Advocacy Update ~ March 4, 2019

Launch of the 2019 Global Health Briefing Book

On February 27, over 50 advocates met with 30 key congressional offices for the launch of Global Health Council’s 2019 Global Health Briefing BookA Guide to U.S. Investments in Global Health: Transforming Communities Worldwide. Following a day of Hill meetings, the global health expo, a showcase of interactive displays and items used in the field, was attended by over 100 advocates and congressional staff members. Congressman Ami Bera (D-CA) shared remarks regarding the importance of U.S. leadership in global health and development.

The briefing book, created in collaboration with the global health advocacy community, serves as an important resource documenting how global health work make a difference in people’s lives around the world. The briefs offer a set of recommendations to Congress on U.S. investments and programs that advance our collective goals.

While using the book in your advocacy efforts, tag @GlobalHealthOrg across social media platforms, and use the hashtag: #GlobalHealthWorks.


FY 2020: President’s Budget

Earlier reports had indicated that the President’s FY 2020 budget would be released in two parts in March, but new reports state that the full budget will be released on Monday, March 11.


Administrator Green Testifies Before House SFOPs Committee

On February 27, USAID Administrator Mark Green testified before the House Appropriations subcommittee on State and Foreign Operations (SFOPs). Because the President’s FY 2020 budget is not yet released, the hearing was focused on oversight of the agency.

While global health was not a primary focus, Chairwoman Nita Lowey (D-NY) and Congresswoman Barbara Lee (D-CA) raised questions regarding the expansion of the Mexico City Policy (also known as the Global Gag Rule) and the defunding of UNFPA under the Kemp-Kasten designation. Administrator Green stated that a report on the impact of the Mexico City Policy will be released in a few weeks; he frankly stated that the policy would not be reversed in this administration. In regards to the reprogramming of UNFPA funds, he said that FY 2017 funds were reprogrammed for bilateral voluntary family planning and maternal health programs, as well as addressing cervical cancer in Mozambique and Malawi. FY 2018 funds are still under review and Congress will be notified once a determination is made on how they will be reprogrammed.

Congresswoman Lee also addressed USAID’s move towards more country ownership particularly in regards to HIV/AIDS programming and if countries are prepared to do this. Administrator Green replied that they recognize there are challenges ahead but feel it’s an important step for countries to mobilize their own resources and take leadership.

Ranking Member Hal Rogers (R-KY) expressed disappointment that the President’s budget for FY 2020 is expected to once again cut funding to international development, despite Congress rejecting those cuts the past two years. He stated that USAID is critical to promoting national security.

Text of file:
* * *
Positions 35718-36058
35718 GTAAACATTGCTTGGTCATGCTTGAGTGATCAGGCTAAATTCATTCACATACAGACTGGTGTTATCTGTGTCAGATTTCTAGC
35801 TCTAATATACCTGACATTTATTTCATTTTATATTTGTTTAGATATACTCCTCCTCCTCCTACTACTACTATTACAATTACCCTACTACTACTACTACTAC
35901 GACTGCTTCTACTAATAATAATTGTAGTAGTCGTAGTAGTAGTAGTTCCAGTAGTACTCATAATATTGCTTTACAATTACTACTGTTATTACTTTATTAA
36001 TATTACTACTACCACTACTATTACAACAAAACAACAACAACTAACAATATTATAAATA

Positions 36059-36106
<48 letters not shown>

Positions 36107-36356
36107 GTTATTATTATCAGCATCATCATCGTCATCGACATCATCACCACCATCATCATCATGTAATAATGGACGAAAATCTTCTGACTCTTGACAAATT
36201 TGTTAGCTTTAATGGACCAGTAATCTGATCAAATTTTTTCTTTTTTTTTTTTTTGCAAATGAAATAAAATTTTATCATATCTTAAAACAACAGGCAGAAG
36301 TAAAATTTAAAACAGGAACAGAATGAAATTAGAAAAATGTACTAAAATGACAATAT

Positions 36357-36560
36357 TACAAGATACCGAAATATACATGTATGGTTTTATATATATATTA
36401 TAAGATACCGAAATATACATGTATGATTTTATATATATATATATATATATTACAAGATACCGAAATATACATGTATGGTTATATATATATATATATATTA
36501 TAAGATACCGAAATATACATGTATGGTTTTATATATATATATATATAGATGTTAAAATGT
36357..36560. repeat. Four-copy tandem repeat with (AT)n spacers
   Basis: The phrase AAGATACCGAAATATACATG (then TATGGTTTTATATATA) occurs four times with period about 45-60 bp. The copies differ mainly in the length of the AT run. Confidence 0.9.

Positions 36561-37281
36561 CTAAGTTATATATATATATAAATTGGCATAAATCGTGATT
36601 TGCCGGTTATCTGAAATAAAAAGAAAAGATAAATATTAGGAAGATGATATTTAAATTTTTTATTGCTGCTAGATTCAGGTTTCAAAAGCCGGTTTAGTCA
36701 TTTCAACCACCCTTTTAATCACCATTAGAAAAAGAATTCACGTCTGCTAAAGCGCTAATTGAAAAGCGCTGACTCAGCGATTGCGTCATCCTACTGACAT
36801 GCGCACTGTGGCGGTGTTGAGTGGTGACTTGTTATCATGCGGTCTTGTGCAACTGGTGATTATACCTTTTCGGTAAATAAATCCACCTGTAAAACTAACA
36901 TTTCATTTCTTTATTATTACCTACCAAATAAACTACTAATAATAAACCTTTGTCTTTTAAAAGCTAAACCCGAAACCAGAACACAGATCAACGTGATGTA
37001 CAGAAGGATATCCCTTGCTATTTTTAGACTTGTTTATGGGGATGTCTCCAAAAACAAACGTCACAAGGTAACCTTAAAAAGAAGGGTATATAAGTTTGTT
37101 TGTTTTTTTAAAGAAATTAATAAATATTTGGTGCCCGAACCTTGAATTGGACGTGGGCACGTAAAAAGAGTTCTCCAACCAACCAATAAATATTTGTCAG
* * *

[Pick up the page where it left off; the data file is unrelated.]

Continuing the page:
Other topics addressed were the ongoing crisis in Venezuela as well as USAID’s work in Cuba, Guatemala, Haiti, and other countries.

 

House Foreign Affairs Oversight and Investigations Subcommittee First Hearing: U.S. Role in Global Leadership

Also on February 27, the House Foreign Affairs Subcommittee on Oversight and Investigations met with witnesses Heather Higginbottom, Chief Operating Officer of CARE USA, and Andrew Natsios, Director of the Scowcroft Institute of International Affairs and Executive Professor at George H.W. Bush School of Government and Public Service, to discuss the U.S. role in global leadership.

In his opening statements, Chairman Ami Bera (D-CA) laid out the history of U.S. engagement in foreign assistance stating, “…the American presence, leading with our values and leadership in the seven years post-World War II, made the world a better place, made the world a safer place, made the world a more democratic place.” Understanding that diplomacy and democracy is shifting, Chairman Bera addressed the need to create a new vision for U.S. leadership in development and foreign assistance.

Chairman Bera stressed that foreign policymaking requires the Executive and Legislative branches to work in partnership, sending a message to the world that is free of ambiguity and that Americans should continue to be a leader in investing in global development, because of our values as a nation call us to do so.

Looking forward, the Chairman believes the U.S. has a strong role to play in global capacity-building as per conversations with USAID Administrator, Mark Green.

Members of the subcommittee asked detailed questions around U.S. military presence in Syria and specific programs supported by the U.S. to address humanitarian issues and extremism in Yemen, sub-Saharan Africa, and Latin America.

Read witness testimony.

 

Global Health Security Roundtable Goes to Capitol Hill

Today, GHC’s Global Health Security Roundtable will meet with congressional offices to discuss funding for global health security programs, highlighting recent outbreaks and their impacts on the U.S.

 

Upcoming Advocacy Opportunities

In the upcoming months, GHC and members of the global health advocacy community will be on Capitol Hill, advocating for global health programs and educating members of Congress about our work. For more information, please email us at advocacy@globalhealth.org.

 

This post was written by Danielle Heiberg, Senior Manager, Policy & Advocacy, and Victoria Rodriguez, Advocacy Associate.

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